Team LiB
Previous Section Next Section

Identifying Clients and Servers

When an HTTP transaction occurs, both the client and server involved can identify themselves. Like most identification on the Internet, this is both optional and easy to fake. Identification occurs from the client side by sending a User-agent header that identifies the type of client connecting to the server. Correspondingly, the server sends a Server header to the client.

Even though the client and server identification is optional and can be faked, you will find this identification quite usefulparticularly in the case of the User-agent. The User-agent header allows customized content for different clients. This allows everything from working around bugs in different browsers to enabling more advanced features in particular browsers.

Although the User-agent header is normally sent from browsers to servers, the Server header, at least some of the time, is not sent during the HTTP transaction. This is a security precaution because hiding the server's specific characteristics prevents security exploits tied to a specific server type.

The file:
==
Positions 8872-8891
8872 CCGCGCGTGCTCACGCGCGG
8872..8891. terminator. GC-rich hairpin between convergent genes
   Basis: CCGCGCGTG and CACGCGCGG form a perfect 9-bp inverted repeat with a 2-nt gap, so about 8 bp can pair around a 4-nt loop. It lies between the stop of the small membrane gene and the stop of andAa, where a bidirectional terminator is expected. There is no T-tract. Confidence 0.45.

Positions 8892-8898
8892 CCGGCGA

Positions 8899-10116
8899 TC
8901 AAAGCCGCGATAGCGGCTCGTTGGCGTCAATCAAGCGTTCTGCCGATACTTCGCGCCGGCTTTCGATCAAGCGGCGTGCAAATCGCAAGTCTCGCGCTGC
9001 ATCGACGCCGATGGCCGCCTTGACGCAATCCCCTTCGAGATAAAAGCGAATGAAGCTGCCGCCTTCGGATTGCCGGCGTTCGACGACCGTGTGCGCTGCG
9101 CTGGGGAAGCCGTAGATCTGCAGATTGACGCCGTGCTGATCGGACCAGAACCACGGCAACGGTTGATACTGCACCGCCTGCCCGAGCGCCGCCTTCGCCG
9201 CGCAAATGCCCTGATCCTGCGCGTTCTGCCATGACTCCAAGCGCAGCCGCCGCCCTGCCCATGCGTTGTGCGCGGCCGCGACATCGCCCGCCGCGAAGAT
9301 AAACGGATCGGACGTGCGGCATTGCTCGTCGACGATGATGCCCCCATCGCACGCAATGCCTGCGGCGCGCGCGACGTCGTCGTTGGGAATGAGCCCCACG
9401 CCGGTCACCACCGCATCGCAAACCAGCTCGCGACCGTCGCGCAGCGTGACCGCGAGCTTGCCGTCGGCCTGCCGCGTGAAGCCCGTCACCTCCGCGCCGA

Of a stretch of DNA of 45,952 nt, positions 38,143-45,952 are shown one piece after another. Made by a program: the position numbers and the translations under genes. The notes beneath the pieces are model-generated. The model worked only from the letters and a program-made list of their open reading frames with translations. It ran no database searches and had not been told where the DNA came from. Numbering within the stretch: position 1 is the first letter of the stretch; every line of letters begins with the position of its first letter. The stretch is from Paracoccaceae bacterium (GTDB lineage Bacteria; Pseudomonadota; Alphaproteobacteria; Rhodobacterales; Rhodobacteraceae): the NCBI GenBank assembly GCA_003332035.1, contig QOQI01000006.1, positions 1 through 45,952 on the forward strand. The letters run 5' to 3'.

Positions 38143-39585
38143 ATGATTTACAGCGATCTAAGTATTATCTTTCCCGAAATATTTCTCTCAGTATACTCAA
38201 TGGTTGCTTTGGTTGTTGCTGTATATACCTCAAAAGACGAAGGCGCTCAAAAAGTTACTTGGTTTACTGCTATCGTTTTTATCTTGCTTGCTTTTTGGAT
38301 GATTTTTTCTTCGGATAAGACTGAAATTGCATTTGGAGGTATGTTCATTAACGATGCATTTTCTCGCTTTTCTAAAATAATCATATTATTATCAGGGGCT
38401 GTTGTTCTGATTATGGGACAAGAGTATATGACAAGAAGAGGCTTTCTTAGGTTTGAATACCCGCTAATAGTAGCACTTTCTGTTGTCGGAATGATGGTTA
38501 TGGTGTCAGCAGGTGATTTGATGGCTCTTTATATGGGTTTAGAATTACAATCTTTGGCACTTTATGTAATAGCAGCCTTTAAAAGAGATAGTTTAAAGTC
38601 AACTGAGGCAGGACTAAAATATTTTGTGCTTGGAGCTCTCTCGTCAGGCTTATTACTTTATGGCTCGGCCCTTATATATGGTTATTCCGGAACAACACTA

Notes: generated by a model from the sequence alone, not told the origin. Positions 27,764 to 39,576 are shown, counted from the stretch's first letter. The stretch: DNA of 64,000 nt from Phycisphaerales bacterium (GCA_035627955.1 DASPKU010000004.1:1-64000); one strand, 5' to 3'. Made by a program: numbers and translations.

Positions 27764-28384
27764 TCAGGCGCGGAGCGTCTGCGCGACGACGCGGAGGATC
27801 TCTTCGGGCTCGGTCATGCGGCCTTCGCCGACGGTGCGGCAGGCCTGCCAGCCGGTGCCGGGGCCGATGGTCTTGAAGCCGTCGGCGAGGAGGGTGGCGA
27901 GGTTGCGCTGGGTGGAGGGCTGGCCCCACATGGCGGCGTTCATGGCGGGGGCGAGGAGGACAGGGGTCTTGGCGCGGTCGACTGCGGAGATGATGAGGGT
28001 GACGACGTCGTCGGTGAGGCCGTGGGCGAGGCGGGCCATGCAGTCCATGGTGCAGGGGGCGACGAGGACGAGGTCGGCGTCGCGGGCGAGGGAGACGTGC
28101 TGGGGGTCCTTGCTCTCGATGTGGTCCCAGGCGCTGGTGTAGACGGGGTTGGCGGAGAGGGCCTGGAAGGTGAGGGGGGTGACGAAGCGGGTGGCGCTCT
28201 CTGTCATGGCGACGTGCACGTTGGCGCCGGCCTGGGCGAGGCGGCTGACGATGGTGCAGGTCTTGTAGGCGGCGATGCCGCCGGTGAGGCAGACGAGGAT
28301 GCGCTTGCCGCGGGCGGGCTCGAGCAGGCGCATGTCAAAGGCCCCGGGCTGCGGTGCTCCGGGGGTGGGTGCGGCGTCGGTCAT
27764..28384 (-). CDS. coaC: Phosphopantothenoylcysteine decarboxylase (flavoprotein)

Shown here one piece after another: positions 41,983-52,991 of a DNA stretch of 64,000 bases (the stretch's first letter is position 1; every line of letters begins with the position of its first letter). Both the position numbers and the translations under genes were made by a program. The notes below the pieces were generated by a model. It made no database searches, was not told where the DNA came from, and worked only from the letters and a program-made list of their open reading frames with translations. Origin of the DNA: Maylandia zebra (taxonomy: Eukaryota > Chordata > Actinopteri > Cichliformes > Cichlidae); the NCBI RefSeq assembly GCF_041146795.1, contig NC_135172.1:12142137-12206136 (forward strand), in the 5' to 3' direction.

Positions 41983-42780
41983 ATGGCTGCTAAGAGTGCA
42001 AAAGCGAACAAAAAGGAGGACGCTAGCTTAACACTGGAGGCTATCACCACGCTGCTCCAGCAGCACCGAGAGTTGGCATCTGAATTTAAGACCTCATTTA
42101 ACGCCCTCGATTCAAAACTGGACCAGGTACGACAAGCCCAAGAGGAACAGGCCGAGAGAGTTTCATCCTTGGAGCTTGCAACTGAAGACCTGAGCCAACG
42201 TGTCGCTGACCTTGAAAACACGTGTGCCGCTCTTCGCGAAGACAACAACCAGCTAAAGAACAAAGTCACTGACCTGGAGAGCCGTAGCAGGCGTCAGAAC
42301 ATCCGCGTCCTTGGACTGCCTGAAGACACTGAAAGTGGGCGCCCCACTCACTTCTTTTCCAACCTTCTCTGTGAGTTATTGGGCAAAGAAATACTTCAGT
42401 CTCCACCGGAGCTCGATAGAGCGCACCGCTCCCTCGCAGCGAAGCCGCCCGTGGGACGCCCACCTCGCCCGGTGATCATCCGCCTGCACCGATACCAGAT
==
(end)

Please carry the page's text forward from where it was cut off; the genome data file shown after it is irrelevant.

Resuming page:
Several sample User-agent strings are shown next:

  • Mozilla/4.0 (compatible; MSIE 6.0; Windows NT 5.1; .NET CLR 1.0.3705)

  • Mozilla/4.0 (compatible; MSIE 5.5; Windows 95)

  • Mozilla/4.0 (compatible; MSIE 6.0; Windows 98; .NET CLR 1.1.4322)

  • Mozilla/5.0 (Macintosh; U; PPC Mac OS X; en-us) AppleWebKit/85.7 (KHTML, like Gecko) Safari/85

When you are programming PHP, you are generally interested in identifying the User-agent, not the Server (because your program already runs on the server). The standard PHP $_SERVER variable contains the User-agent. You can access it as follows:

$user_agent = $_SERVER['HTTP_USER_AGENT'] ;

    Team LiB
    Previous Section Next Section